US welcomes Iraqi victory in Hawija
US welcomes Iraqi victory in Hawija
Prime Minister Haider A-Abadi had declared victory in Hawija earlier on Thursday during a visit to France.
The town was among the last Daesh strongholds in Iraq after troops retook the northern city of Mosul earlier this year.
Lt. Gen. Paul Funk II, the commanding general of the coalition in Iraq, said: “Our Iraqi partners fought bravely and professionally against a brutal and determined enemy, safeguarding innocent civilians throughout the entire campaign.”
Daesh still maintains a presence in the far western part of Iraq’s sprawling Anbar province, where another US-backed Iraqi offensive is underway.
The capture of Hawija was a boost for the Iraqi government, which faces a separate crisis in the north of the country, where the Kurdish minority last month voted overwhelmingly in support of independence for their autonomous region.
In Hawija, state TV showed footage of Iraqi forces raising flags in one of the town’s squares while Humvees patrolled empty streets littered with car wrecks, houses riddled with bullets and shattered storefronts.
Al-Abadi said the fight against Daesh was now focused on the border zone with Syria.
“This a victory not only for Iraqis but also for the whole world,” the premier said, as he announced the town’s recapture after talks in Paris with French President Emmanuel Macron.
Al-Abadi also urged Kurdish peshmerga forces to keep working with Iraqi forces in the fight against Daesh despite tensions over the independence referendum.
The premier made an appeal to his compatriots saying “we don’t want armed confrontation” among Iraqi forces at a time when the government is ousting Daesh from its last strongholds.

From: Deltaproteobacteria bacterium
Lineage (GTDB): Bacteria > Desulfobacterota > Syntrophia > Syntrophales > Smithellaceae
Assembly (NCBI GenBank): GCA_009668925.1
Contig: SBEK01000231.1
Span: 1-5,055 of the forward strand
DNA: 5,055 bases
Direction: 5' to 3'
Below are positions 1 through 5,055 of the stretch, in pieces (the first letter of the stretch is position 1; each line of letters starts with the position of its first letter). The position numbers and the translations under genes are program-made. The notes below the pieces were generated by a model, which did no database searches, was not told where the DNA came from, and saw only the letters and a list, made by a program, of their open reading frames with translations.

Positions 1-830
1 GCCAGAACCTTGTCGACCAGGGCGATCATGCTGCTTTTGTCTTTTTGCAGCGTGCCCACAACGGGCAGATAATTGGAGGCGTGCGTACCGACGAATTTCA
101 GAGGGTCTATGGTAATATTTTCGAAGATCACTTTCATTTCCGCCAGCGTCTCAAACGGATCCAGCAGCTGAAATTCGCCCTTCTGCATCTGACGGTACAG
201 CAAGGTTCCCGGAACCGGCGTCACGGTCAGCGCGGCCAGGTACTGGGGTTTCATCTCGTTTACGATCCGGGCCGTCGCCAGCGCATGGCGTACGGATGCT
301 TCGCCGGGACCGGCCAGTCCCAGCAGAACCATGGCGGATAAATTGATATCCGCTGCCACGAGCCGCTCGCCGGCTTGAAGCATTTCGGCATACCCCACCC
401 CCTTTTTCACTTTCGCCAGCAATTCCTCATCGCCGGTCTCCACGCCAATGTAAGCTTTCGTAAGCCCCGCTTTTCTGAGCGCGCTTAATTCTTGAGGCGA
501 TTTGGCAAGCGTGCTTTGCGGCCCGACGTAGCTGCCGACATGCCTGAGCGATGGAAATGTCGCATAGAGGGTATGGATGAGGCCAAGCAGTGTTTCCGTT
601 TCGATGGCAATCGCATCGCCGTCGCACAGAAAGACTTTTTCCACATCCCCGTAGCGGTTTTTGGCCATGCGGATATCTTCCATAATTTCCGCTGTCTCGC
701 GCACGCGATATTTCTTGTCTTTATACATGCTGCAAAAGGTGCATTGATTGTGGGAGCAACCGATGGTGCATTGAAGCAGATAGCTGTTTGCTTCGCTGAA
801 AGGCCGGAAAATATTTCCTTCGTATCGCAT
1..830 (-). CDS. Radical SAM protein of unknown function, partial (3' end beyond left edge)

After Thursday’s talks with Al-Abadi about French support for the fight against Daesh and rebuilding Iraqi’s economy, Macron offered for France to mediate between the Iraqi government and Kurds.
Macron said France and others are worried about the situation of the Kurds after last month’s referendum, and said France supports the stability and territorial integrity of Iraq.
He insisted on the importance of “national reconciliation and inclusive governance” that includes Kurds, “with whom France maintains close ties.”
Macron said dialogue “is the only path” and “France is ready to contribute actively to mediation.”
Hawija lies between the two main routes north from Baghdad — to Mosul and to the city of Kirkuk and the autonomous Kurdish region — and its recapture is both a symbolic and a strategic victory for the government.
There was no immediate word on the fate of civilians in Hawija.
The UN said this week that an estimated 12,500 people had fled since the launch of the offensive to retake the town and surrounding areas last month.
The UN’s humanitarian affairs office said the number of people still in the town was unknown but could be as high as 78,000.
It said humanitarian agencies had set up checkpoints, camps and emergency sites capable of receiving more than 70,000 people who could flee.
The Norwegian Refugee Council said many of those arriving in the camps had little more than the clothes on their backs.
“In addition to the terror they have experienced during years under the control of the IS group (Daesh), many of the families who are arriving are malnourished,” said its acting area manager, Silvia Beccacece.
Drought-hit Iraq suspends farming of key crops
BAGHDAD: An unusually bad drought has forced Iraq to suspend the cultivation of rice, corn and other cereals that demand large amounts of water, the agriculture ministry said Monday.
“The agricultural plan for the summer” was modified “because the quantities of water needed for these cereals are not available,” spokesman Hamid Al-Nayef said.
“The ministry does not take this decision light heartedly,” he said, adding that cereal crops would no longer be grown without authorization from the ministry of water resources.
Rice is a staple of the Iraqi diet.
Nicknamed the “land of the two rivers” due to the presence of the Tigris and Euphrates, Iraq has for years seen its water resources decrease.
Beyond this year’s dramatic lack of rain, experts say a central reason for Iraq’s creeping drought is the regional sharing of its water resources.
Neighbouring Turkey and Iran in recent years have both rerouted cross-border water sources they share with Iraq.
The start in late June of Turkey’s controversial Ilisu dam on the Tigris river is expected to bring a new blow to agriculture and livelihoods across the country.
The dam has provoked anger and concern across Iraq’s agricultural community and from Iraqi authorities, already facing social unrest over chronic electricity shortages across the country.